Originally created 05/25/05

Sales and prices of existing homes hit all-time highs

WASHINGTON - Existing homes were sold in April at the fastest pace in history as the nation's red-hot housing market just kept getting hotter.

The National Association of Realtors reported Tuesday that existing single-family homes and condominiums were sold at a seasonally adjusted rate of 7.18 million units last month, a gain of 4.5 percent from a revised March sales pace of 6.87 million units.

The strength in sales, which was attributed to further declines in mortgage rates, put new upward pressure on prices. The median cost rose to a record $206,000, up 15.1 percent over a year ago.

That represented the biggest 12-month gain in prices since November 1980 and added to concerns that the housing industry could be experiencing a speculative bubble similar to the stock market bubble that popped in the spring of 2000. The median is the mid-point where half the homes sold for more and half for less.

The jump in home prices raised worries in financial markets that the Federal Reserve might be compelled to boost interest rates at a more aggressive clip, given that the eight quarter-point rate hikes since last June have done nothing to cool off demand for housing.

Last week, Fed Chairman Alan Greenspan acknowledged concerns about "froth" in the housing market. "We don't perceive that there is a national bubble, but it's hard not to see that... there are a lot of local bubbles," he said in remarks to the Economic Club of New York.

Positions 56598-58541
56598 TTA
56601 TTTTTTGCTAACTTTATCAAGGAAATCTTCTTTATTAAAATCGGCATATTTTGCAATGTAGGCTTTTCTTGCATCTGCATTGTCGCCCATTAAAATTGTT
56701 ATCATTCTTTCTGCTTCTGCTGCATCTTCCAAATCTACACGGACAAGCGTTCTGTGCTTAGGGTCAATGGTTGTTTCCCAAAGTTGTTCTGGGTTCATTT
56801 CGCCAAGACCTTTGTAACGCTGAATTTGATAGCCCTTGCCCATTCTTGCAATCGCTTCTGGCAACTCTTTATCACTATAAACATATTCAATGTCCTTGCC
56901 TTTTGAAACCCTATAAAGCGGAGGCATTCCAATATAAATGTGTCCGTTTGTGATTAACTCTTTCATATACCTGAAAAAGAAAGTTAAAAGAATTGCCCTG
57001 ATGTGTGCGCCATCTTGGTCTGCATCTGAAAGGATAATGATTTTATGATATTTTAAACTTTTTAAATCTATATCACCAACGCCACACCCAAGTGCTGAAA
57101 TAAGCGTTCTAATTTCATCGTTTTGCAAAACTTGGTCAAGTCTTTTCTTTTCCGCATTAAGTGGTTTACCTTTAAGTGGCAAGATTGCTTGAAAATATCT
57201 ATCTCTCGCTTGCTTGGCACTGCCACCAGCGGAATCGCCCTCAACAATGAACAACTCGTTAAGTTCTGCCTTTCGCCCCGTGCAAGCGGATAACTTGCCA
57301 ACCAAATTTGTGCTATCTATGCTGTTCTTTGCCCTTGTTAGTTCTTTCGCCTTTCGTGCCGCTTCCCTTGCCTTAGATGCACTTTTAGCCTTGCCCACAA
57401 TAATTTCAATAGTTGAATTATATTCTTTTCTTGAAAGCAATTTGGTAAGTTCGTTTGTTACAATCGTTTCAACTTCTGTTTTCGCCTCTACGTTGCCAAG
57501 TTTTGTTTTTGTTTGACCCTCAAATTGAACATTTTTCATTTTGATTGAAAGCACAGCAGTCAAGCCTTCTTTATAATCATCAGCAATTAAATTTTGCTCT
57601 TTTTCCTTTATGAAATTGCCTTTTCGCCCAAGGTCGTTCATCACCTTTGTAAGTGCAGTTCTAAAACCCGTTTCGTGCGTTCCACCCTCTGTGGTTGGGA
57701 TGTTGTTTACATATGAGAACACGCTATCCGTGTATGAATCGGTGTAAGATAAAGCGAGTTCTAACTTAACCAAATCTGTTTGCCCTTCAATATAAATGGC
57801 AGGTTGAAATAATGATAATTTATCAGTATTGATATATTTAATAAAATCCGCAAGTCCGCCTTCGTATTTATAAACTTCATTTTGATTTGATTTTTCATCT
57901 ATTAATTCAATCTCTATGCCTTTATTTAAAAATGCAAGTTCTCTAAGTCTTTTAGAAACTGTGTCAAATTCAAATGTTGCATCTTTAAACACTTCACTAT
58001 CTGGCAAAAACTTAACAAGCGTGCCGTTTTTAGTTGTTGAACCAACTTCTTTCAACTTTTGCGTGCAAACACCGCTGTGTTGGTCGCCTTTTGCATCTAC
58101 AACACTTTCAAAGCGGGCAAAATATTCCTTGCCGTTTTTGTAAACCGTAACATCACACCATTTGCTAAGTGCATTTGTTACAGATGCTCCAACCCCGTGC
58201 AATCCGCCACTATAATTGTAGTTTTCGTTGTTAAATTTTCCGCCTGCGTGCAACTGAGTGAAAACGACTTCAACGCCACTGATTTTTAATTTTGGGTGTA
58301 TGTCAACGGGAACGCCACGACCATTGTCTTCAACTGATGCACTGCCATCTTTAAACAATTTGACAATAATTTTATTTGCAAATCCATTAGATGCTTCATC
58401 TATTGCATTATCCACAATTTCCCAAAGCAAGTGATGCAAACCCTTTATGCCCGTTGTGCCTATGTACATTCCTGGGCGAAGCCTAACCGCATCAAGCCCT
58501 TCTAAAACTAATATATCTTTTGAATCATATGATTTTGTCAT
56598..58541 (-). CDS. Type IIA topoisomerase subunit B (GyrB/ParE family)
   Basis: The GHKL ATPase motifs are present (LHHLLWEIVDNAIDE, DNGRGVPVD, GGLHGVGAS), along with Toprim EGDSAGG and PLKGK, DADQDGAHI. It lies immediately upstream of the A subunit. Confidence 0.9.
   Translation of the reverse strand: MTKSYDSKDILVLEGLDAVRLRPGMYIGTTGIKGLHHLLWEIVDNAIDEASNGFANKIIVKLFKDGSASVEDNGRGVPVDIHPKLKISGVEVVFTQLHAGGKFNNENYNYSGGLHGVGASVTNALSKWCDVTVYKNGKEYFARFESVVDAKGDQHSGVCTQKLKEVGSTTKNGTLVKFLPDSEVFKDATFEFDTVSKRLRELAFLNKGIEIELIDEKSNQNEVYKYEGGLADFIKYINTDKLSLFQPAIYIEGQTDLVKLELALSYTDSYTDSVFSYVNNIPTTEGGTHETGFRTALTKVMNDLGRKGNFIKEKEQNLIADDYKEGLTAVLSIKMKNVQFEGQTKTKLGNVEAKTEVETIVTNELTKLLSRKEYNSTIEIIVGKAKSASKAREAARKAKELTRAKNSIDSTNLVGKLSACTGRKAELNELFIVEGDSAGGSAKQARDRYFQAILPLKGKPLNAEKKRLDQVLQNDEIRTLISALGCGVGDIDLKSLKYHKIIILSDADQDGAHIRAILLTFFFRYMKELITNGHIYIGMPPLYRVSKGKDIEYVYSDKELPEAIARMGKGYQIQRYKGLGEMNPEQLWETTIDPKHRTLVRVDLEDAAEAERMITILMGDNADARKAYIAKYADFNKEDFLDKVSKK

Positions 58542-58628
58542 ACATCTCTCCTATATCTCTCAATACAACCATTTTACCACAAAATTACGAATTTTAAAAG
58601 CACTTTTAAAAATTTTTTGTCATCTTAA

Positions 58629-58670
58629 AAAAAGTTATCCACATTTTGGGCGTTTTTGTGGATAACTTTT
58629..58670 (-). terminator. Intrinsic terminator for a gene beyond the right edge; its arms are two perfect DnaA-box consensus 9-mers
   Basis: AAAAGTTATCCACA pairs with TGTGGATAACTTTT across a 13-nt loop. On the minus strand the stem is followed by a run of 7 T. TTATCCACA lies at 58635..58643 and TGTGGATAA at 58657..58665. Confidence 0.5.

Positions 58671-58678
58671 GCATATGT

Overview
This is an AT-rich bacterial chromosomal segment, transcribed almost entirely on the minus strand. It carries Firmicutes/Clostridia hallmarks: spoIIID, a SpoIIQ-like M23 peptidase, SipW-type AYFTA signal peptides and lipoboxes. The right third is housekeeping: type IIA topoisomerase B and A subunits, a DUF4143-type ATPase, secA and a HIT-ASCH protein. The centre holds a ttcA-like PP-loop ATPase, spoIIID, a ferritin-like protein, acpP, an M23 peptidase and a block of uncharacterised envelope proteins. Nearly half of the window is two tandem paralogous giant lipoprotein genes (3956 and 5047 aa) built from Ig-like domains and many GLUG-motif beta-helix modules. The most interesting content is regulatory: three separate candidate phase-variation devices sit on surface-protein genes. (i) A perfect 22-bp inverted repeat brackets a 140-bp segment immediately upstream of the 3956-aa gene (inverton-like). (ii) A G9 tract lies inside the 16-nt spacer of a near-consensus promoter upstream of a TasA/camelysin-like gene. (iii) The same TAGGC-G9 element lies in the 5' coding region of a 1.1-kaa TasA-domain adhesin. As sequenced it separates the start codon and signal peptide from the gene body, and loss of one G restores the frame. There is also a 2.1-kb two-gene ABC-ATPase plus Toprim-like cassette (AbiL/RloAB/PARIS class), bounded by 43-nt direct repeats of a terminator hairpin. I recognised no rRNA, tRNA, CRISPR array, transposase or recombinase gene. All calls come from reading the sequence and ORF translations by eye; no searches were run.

It was Greenspan's most direct expression of concern about the huge run-up in home prices in recent years, especially in certain parts of the country.

Minutes released Tuesday from the May 3 meeting at which Fed policymakers raised rates most recently indicated they were concerned about high energy prices stoking broader inflation but didn't believe they needed to raise short-term interest rates more aggressively.

Tom Kunz, president of real estate giant Century 21, said he believed home sales would remain strong through most of this year because he did not expect mortgage rates to climb at a rapid clip. Rates have actually been falling in recent weeks with the 30-year mortgage dipping to 5.71 percent last week, according to a nationwide survey by Freddie Mac.

"We have a good market and money is still relatively cheap," Kunz said in an interview.

David Lereah, chief economist at the Realtors, said that while he had expected existing home sales to decline slightly from last year, when they set a record for a fourth straight year, it was possible sales could achieve a fifth annual record.

But Lereah said he agreed with Greenspan's assessment that while there was no national bubble in home prices, there were some areas of the country "where there could be some froth."

The new report said that the 7.18 million sales rate in April compared to a revised 6.87 million pace in March. The old record was 7.02 million at an annual rate last June.

The April increase included a 4.5 percent rise in sales of single-family homes to a record annual rate of 6.28 million units and a 4.8 percent increase in sales of condominiums, which also set a record at an annual rate of 899,000.

By region, sales were up 7 percent in the South, 5.8 percent in the Midwest and 4.3 percent in the Northeast. They were unchanged in the West last month.

On the Net:

National Association of Realtors: http://www.realtor.org


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